It may come as a surprise to some but it's not as simple as you are dehydrated and thats why you feel hangover. We have all had that experience , you had a great night out with friends made amazing memories. But the morning after leaves your head and body feeling like you have been hit by a thousand trucks. You should have just drunk more water is the common remedy that is prescribed and while water is important. Lack of water isn't what caused your hangover .
A lot of really smart people have dedicated there lives to trying to find out what is going on and what is really causing the dreaded hangover .
researchers know the hangover state is a multifactorial event caused by a variety of biochemical and neurochemical changes, as well as your personal make-up.- , TED.com
So what are some of their findings, this is where things get "sciency" (not an actual term).
- Acetaldehyde Buildup
When you drink alcohol , your body metabolizes it with an enzyme called alcohol dehydrogenase (ADH) into acetaldehyde which is harmful to the body. It later breaks down acetaldehyde into acetate, then finally into carbon dioxide and water. The process of breaking down acetaldehyde into acetate varies in different people but this process causes the unpleasant feelings we know to well as symptoms of hungovers such as feeling flushed, nauseated, rapid heartbeat ,headache
- GABAa Rebound (or short-term alcohol withdrawal)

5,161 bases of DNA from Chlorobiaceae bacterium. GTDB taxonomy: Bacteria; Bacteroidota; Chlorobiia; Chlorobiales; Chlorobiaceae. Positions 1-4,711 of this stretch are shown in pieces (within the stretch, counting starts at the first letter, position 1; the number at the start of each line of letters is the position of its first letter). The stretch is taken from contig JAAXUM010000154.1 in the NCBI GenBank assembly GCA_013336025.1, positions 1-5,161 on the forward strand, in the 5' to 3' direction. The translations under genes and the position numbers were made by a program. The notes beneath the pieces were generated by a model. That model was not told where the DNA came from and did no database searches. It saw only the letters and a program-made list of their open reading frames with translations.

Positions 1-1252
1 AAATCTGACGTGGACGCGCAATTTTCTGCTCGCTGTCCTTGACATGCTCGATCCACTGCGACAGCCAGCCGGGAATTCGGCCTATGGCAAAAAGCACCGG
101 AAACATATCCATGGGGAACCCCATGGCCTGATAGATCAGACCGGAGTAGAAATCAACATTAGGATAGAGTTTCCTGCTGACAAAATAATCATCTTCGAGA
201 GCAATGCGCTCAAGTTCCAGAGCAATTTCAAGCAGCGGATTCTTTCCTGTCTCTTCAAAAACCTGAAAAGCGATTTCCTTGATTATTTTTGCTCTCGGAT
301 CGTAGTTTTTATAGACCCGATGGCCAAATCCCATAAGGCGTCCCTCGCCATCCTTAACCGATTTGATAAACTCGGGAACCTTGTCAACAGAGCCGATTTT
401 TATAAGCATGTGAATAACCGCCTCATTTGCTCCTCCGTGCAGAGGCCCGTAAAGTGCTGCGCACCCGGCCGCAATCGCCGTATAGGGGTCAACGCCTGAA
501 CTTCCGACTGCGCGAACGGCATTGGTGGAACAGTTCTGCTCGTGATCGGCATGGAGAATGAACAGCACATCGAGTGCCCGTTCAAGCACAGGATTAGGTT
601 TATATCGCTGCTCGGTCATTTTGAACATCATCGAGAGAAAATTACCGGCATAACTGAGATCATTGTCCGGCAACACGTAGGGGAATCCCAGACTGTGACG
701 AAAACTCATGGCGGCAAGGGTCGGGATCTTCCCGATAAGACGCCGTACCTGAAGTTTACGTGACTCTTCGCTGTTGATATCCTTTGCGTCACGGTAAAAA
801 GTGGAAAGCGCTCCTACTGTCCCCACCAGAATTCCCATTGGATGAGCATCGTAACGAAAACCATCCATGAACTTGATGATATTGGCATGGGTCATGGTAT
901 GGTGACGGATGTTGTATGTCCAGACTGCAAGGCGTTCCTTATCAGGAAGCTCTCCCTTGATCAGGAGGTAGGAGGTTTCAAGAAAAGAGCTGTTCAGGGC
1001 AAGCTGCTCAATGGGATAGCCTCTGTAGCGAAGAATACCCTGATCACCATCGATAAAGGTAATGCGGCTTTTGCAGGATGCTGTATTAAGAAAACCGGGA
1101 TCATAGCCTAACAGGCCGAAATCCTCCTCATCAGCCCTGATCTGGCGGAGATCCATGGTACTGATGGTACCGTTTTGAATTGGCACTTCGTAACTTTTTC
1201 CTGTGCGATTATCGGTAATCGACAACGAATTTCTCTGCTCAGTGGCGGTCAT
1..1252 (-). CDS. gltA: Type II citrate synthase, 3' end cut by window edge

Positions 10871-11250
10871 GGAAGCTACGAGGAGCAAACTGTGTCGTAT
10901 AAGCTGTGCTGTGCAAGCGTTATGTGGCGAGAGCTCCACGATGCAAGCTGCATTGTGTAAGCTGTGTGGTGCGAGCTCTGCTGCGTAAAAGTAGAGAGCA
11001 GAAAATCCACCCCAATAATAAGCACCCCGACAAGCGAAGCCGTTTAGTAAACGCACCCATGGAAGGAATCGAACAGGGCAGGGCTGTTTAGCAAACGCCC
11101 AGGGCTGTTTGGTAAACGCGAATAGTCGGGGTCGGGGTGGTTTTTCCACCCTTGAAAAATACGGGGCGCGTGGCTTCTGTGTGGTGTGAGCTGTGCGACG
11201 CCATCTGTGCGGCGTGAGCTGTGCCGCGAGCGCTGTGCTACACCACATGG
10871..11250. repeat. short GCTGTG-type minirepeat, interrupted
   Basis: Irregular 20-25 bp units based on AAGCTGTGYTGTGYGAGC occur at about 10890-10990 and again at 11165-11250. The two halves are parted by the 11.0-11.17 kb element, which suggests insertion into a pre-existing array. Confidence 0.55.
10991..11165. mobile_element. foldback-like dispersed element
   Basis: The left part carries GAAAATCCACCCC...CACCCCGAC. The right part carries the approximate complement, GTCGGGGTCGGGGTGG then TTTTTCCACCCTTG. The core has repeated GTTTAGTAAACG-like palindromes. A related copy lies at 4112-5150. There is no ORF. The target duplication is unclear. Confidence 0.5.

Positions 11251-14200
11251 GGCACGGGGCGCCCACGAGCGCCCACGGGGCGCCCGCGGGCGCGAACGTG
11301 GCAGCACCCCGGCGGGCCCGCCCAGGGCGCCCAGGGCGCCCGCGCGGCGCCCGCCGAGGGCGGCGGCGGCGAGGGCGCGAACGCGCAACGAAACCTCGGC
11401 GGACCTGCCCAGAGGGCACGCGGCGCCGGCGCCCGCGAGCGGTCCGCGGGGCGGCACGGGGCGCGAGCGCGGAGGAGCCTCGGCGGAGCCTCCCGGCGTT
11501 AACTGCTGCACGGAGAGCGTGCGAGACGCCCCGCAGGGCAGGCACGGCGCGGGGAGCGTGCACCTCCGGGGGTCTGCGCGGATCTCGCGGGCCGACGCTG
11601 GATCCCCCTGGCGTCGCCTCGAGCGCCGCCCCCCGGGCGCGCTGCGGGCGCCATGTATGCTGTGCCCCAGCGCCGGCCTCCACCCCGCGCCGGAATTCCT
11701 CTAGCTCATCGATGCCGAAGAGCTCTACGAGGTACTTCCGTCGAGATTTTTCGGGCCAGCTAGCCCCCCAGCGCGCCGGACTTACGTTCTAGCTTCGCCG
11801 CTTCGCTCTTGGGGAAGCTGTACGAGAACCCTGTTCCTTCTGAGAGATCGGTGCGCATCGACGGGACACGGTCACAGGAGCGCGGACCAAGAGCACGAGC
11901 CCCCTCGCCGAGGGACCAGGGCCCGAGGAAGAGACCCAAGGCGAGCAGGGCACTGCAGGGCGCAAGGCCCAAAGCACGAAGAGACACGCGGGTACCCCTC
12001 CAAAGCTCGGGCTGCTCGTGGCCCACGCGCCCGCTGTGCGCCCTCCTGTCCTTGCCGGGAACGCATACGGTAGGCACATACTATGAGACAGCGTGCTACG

There is an imbalance in the force. GABAa rebound occurs when Alcohol binds to GABAa receptors in your brain. This increases GABAa-like activity, making you feel relaxed. When you stop drinking, your GABAa receptors go into withdrawal, causing you to feel effects like “hangxiety”, headaches, and nausea.
The simplest and most familiar explanation is that hangovers are the result of alcohol-induced dehydration. As alcohol is consumed, it enters the bloodstream and causes the brain to shut off the creation of vasopressin (an antidiuretic). Despite lengthy attempts to avoid breaking the seal, the diuretic effect of excessive alcohol will increase urine production and leave you dehydrated. Waking up after a long night of overindulgence, your body sends a desperate message to replenish its water supply — likely manifesting in the form of an extremely dry mouth. A pounding headache, fatigue, and nausea are also common symptoms of dehydration that come as a result of low potassium, sodium, and other vital electrolytes.
Some of these ideas we drew inspiration for this article from LIAM MOONEY's article, THE SCIENCE BEHIND HANGOVERS.